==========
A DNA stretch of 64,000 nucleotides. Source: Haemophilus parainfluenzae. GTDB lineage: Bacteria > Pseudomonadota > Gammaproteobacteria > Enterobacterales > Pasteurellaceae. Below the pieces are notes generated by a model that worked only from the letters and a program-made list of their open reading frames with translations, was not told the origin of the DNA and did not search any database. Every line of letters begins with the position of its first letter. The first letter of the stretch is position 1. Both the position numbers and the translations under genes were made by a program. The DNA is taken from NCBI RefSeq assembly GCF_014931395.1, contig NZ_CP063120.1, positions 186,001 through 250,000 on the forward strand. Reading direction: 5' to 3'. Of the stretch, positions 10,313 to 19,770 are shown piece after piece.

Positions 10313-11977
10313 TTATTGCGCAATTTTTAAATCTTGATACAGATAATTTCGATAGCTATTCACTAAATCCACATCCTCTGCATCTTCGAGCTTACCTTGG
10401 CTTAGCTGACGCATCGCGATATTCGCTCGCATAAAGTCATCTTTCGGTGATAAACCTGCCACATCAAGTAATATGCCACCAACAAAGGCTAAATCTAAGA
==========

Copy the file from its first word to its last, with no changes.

A DNA stretch of 64,000 nucleotides. Source: Haemophilus parainfluenzae. GTDB lineage: Bacteria > Pseudomonadota > Gammaproteobacteria > Enterobacterales > Pasteurellaceae. Below the pieces are notes generated by a model that worked only from the letters and a program-made list of their open reading frames with translations, was not told the origin of the DNA and did not search any database. Every line of letters begins with the position of its first letter. The first letter of the stretch is position 1. Both the position numbers and the translations under genes were made by a program. The DNA is taken from NCBI RefSeq assembly GCF_014931395.1, contig NZ_CP063120.1, positions 186,001 through 250,000 on the forward strand. Reading direction: 5' to 3'. Of the stretch, positions 10,313 to 19,770 are shown piece after piece.

Positions 10313-11977
10313 TTATTGCGCAATTTTTAAATCTTGATACAGATAATTTCGATAGCTATTCACTAAATCCACATCCTCTGCATCTTCGAGCTTACCTTGG
10401 CTTAGCTGACGCATCGCGATATTCGCTCGCATAAAGTCATCTTTCGGTGATAAACCTGCCACATCAAGTAATATGCCACCAACAAAGGCTAAATCTAAGA